Jamshedpur, June 27: The revival hope of the city’s ailing Incab Industries Limited got a shot in the arm with the Kolkata-based National Company Law Tribunal (NCLT) today allowing Anil Agarwal’s Vedanta Group for moving ahead with its resolution plan.
During a hearing the Kolkata- bench of NCLT today asked Vedanta Group, which had last year submitted an expression of interest for the ailing company’s takeover to submit its detailed revival package with Pankaj Kumar Tibrewal, the resolution professional (RP) of Incab Industries.
The next NCLT hearing is scheduled for July 22.
Sources said NCLT also asked the Resolution Professional to clear all land-related issues in the next 10 days.
Notably, Incab Industries is based on land which was subleased by Tata Steel.
Vedanta Group is headed by Anil Agarwal who is the chairman of Vedanta Resources Plc, a company he founded in 1976. The company started as a cable manufacturer and went on to be listed on the London Stock Exchange in 2003. Agarwal, however, took the company private in October 2019.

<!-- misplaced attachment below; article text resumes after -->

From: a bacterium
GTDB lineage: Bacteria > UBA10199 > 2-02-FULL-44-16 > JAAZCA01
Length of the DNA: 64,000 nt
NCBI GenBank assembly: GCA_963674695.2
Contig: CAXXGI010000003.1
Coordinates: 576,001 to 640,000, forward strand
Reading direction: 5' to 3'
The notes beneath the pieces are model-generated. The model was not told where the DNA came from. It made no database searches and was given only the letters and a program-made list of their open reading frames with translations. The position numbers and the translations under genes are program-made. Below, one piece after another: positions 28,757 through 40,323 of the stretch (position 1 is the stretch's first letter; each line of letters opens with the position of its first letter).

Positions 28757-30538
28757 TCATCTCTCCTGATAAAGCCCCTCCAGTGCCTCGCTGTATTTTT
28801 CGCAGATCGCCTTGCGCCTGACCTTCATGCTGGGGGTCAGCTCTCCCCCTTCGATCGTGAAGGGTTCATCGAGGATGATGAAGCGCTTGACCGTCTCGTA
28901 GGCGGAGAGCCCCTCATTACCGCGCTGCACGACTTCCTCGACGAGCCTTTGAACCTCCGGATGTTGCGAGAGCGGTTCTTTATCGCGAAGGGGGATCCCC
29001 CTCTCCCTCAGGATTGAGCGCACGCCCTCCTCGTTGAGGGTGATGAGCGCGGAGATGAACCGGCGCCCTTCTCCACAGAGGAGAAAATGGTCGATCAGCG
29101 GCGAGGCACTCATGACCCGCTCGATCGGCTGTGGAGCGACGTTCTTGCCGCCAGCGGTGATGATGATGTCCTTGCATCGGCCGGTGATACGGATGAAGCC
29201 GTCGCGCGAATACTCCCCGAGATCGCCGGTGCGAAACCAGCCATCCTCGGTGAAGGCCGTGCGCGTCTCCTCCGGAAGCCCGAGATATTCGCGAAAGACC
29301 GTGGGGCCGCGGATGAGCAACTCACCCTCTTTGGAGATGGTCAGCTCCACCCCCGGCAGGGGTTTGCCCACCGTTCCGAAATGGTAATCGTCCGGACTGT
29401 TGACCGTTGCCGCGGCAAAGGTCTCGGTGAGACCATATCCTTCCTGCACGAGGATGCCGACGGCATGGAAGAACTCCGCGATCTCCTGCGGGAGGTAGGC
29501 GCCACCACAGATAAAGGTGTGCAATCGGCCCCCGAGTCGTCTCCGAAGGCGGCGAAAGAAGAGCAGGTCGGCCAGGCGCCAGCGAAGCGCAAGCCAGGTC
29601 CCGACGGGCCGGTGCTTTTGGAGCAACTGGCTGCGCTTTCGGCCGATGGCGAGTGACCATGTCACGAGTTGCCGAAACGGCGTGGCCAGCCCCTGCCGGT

In September last year, three entities – Tata Steel Long Products Limited, Vedanta Limited and One City Infrastructure Private Limited of New Delhi- had submitted their expression of interest in response to a notice issued in this regard by Pankaj Kumar Tibrewal, the resolution professional (RP) of Incab, appointed by Kolkata bench of National Company Law Tribunal.
Various unions of Incab Industries were hopeful of the company’s revival over this latest development.
“We want the company to be revived and are against any liquidation or winding up moves. With NCLT approving and allowing Vedanta Group things look optimistic. The committee of creditors ( CoC) of Incab, the corporate debtor has also approved the proposal of Vedanta ” said Aloke Sen, assistant secretary of Incab Employees Association.
The ailing Incab Industries has around 900 workers on its rolls who are deprived of their salaries for over two decades.
In the mid-1990s, Malaysian promoter Leader Universal Holdings Berhad took over the company, but it started suffering losses and slid deeper into the red.
Ultimately it had to be referred to the Board for Industrial and Financial Reconstruction (BIFR) in 1999. Later, the case was also taken up for hearing at the Appellate Authority for Industrial and Financial Reconstruction (AAIFR).
However, both the statutory bodies were dissolved on December 1, 2016, paving the way for the National Company Law Tribunal (NCLT), which helps in the revival process of sick industries.
All eyes are now fixed on the next NCLT hearing on July 22.